How do we preach in the church when we know we exist as a minority culture?
There was a time when this wasn’t a question, a time not all that long ago. But the truth is that this is not the culture in which we, the American church, live. Some lip service is paid to religion. A majority of the population still self-identifies as Christian. Church attendance is still high relative to other places in the “Christian” West. But the culture-forming and worldview-forming mechanisms of culture are not merely neutral toward Christian beliefs, but are decidedly unfriendly toward them.
Continue reading Worldview Preaching in the Modern Church
Here is a great blog post done by Tim Keller (pastor of Redeemer Presbyterian Church in New York City) about how to use the Psalms for prayer.
The Psalms are in incredibly helpful resource in the Bible for how to deal emotionally with God in real life. This Psalm guide will help you do that.
Monergism.com is an incredibly great place to find all kinds of study resources. It’s one of the websites I frequent most.
Monergism refers to the reformed or Calvinist doctrine that salvation is the single action of God. God saves us, rather than a combination of the will of God and the will of human beings. That is referred to as “synergism.” So anyway, this is a website produced and overseen by reformed or Calvinistic Christians. However, even if you don’t like that, there are still some killer resources on here. Continue reading Tim Keller’s Sermons on the Psalms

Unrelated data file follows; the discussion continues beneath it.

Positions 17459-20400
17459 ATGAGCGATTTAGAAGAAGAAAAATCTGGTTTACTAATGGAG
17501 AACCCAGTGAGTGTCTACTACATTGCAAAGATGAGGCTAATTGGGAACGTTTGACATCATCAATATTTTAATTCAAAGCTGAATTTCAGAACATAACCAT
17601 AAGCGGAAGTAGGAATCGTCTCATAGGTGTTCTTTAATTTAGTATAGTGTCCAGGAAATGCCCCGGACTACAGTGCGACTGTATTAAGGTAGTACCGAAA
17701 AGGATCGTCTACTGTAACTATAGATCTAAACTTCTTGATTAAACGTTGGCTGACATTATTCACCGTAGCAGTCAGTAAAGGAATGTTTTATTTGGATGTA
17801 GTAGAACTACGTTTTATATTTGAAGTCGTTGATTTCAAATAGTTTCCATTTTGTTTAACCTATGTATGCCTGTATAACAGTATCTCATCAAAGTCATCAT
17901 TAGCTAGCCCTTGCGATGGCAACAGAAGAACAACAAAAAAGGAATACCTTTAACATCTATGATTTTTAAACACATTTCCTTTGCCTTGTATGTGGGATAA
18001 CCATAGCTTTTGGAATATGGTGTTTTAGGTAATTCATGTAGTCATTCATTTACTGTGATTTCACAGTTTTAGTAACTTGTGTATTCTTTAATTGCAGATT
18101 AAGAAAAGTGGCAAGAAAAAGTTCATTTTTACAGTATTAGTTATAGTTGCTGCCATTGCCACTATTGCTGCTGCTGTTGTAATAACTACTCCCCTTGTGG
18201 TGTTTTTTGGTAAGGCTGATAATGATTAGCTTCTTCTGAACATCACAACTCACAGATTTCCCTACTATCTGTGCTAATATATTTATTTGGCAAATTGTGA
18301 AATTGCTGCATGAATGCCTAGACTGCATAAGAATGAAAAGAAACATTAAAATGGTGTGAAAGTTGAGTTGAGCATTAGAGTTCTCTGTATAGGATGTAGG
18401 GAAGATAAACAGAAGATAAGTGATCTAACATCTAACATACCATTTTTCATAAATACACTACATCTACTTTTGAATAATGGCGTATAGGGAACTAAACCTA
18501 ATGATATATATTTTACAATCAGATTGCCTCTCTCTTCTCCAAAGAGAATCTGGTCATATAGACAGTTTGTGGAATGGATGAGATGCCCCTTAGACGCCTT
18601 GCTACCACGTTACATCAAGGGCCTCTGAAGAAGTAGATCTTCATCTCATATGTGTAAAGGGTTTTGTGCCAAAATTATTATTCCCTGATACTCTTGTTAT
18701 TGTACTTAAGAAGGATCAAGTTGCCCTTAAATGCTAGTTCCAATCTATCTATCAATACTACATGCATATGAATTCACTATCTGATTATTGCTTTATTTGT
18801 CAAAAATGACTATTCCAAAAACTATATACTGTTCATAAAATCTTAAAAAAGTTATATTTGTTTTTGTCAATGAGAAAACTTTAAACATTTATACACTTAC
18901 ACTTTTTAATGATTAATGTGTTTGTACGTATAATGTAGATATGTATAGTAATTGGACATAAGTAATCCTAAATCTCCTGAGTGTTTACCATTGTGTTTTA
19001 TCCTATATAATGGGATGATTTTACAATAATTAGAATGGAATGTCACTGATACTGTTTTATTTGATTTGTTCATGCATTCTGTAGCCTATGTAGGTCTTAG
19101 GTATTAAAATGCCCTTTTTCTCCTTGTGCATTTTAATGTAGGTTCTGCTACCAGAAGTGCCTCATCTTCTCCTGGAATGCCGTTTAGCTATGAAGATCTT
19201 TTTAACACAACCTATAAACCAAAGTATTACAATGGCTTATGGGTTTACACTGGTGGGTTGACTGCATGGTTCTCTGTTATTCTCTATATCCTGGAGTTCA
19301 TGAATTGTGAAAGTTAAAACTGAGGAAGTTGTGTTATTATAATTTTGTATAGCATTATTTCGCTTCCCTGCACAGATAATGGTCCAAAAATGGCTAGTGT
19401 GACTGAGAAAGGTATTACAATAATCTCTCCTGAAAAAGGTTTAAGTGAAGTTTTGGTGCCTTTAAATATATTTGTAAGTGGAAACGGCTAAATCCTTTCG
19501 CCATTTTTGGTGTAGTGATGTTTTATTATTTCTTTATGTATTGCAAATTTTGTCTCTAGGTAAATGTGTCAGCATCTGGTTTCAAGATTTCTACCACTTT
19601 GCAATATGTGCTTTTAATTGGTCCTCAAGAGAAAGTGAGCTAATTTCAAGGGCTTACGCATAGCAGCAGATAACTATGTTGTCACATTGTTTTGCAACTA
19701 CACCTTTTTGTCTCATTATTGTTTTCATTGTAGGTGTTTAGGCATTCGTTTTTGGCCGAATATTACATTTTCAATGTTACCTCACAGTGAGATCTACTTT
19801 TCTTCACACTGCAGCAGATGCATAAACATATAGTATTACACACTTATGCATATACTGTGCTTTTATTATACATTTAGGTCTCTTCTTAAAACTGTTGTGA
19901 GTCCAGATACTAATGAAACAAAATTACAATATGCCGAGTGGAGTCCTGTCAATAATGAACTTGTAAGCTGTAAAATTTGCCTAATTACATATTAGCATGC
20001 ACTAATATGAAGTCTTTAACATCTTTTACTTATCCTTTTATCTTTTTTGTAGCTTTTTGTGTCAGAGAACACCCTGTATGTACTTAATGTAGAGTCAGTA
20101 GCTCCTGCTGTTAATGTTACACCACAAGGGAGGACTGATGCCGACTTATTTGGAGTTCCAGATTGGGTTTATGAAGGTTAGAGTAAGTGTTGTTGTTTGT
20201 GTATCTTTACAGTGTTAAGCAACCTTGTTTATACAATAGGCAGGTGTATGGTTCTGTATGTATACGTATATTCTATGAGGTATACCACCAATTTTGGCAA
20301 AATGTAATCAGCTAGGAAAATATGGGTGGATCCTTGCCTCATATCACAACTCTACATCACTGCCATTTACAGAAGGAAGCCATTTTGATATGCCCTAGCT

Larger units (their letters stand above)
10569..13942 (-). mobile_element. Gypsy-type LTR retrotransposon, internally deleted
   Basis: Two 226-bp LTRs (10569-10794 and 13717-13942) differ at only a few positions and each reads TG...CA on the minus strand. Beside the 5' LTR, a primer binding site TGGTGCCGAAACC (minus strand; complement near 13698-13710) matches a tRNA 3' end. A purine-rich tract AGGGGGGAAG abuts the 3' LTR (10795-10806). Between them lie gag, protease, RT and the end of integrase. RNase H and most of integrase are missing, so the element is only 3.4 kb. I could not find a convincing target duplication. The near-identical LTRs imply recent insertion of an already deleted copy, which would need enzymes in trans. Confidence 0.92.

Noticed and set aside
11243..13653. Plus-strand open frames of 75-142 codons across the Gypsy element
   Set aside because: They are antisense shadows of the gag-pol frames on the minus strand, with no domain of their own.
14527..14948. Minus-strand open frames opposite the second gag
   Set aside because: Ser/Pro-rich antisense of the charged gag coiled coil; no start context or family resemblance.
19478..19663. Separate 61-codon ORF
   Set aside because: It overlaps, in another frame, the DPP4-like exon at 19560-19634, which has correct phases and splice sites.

I’ve had a number of conversations recently with people asking why they are going through something. On some level many believe it’s a test. However, tests are actions for omniscient beings. Why would God give a painful test to find out an answer he already knows?
See if this explanation helps.
Some tests are merely exercises to find out how much we know – or perhaps who we are. However, some tests – those we have often called trials – are tests that actually make us into something rather than just reveal what we already are. That is, we become something in the test – it forces a choice and therefore a definition of identity and character.
This doesn’t change the issue of omniscience. God still knows the end from the beginning. It just changes the status of whether or not we needed the test. Continue reading Is God Testing Me?
Are we responsible to people or for people?
I got an email a couple weeks ago talking about how we can’t be responsible FOR people- only TO people. The point was that we can’t make people do things. We can only serve them, help them do what’s best for themselves, and give them opportunities to do what God wants from and for them.
I agree. We shouldn’t be enablers.
Yet, I also disagree. Dare we ask, “Am I my brother’s keeper?” as Cain did? If we are going to say we are not responsible for people, we better clarify our distinction between the KINDS of being responsible for people.
Continue reading Are we responsible “to” people or “for” people?
Mark Dever on the Golden Calf passage and the enormity of Sin. I listen to this in prep for my sermon, and found it really helpful. Listen here. I’m not the only one that preaches almost an hour.
Here is Tim Keller on the Jealousy of God.